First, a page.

Russian charged in Afghan attack makes U.S. court appearance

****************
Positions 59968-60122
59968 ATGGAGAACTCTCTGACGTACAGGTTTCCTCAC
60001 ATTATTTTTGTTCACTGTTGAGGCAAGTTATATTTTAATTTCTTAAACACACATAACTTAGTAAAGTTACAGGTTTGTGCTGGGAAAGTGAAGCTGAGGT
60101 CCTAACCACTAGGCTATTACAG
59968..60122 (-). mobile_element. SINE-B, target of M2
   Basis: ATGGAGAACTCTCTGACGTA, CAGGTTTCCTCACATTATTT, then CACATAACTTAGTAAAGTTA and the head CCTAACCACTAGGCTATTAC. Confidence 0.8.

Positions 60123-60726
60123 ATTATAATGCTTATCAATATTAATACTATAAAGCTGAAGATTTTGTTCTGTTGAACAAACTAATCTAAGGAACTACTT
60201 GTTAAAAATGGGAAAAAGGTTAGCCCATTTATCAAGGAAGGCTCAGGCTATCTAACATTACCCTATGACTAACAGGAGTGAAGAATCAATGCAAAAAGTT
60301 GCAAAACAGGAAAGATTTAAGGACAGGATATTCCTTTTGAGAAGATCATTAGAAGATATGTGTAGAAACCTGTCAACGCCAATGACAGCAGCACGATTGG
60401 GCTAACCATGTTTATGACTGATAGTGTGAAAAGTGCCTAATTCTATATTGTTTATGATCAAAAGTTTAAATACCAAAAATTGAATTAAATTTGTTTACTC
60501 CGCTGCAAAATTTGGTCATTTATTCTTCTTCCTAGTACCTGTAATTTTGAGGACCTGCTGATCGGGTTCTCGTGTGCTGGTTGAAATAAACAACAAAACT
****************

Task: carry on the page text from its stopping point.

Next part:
By Ian Simpson WASHINGTON (Reuters) - A former Russian army officer facing terrorism charges for a 2009 attack on U.S. and Afghan forces made an initial appearance in federal court on Tuesday, the first military detainee from Afghanistan to appear in a U.S. federal court. The suspect, Irek Ilgiz Hamidullin, was arrested in November 2009 and held in Afghanistan by the U.S. Department of Defense. He was turned over to the Federal Bureau of Investigation on Monday, the U.S. Justice Department said in a statement. A grand jury last month indicted Hamidullin, who the statement said was about 55, on 12 counts including aiding terrorists, attempting to destroy a U.S. military aircraft, and attempting to kill a U.S. citizen. The U.S. Congress, hoping to prevent the Obama administration from closing the U.S. detention center at Guantanamo Bay in Cuba, has barred transfers of terrorism suspects from there to the United States. But there is no similar law stopping transfers of similar suspects from Afghanistan. Advocates for closing the Guantanamo prison said Hamidullin's case underscored that federal courts, not the military tribunal at the navy base, are the right venue for such trials. They noted that federal courts have completed nearly 500 terrorism-related cases since the Sept. 11, 2001, attacks, while military authorities have convicted only eight suspects. The charges against Hamidullin stem from a Nov. 29, 2009, attack on Afghan police at Camp Leyza, in Khost province on Afghanistan's eastern border with Pakistan. The indictment said Hamidullin commanded three groups of insurgents in the attack and took part in it. He also planned to shoot down U.S. military helicopters, it said. U.S. and Afghan forces killed several insurgents during the assault. Hamidullin fired on U.S. and Afghan personnel as they were assessing battle damage, the indictment said. Hamidullin was appointed a federal public defender during the hearing in U.S. District Court in Richmond, Virginia. He was ordered held before arraignment on Friday, court documents said. Hamidullin had been a Russian officer and tank commander in the early 1980s. He became a follower of Mullah Omar, the leader of the Afghan Taliban, in about 2001, the indictment said. From about October 2009, he also took orders from Sirajuddin Haqqani, a Taliban leader and a commander in the Haqqani Network, a Taliban-linked Islamist group, the indictment said. The charges carry a maximum sentence of life in prison, the statement said. Hamidullin's lead attorney, public defender Rob Wagner, declined to comment. A spokesman for the Russian Embassy were not immediately available to comment. (Reporting by Ian Simpson, additional reporting by Patricia Zengerle; Editing by Doina Chiacu and David Gregorio)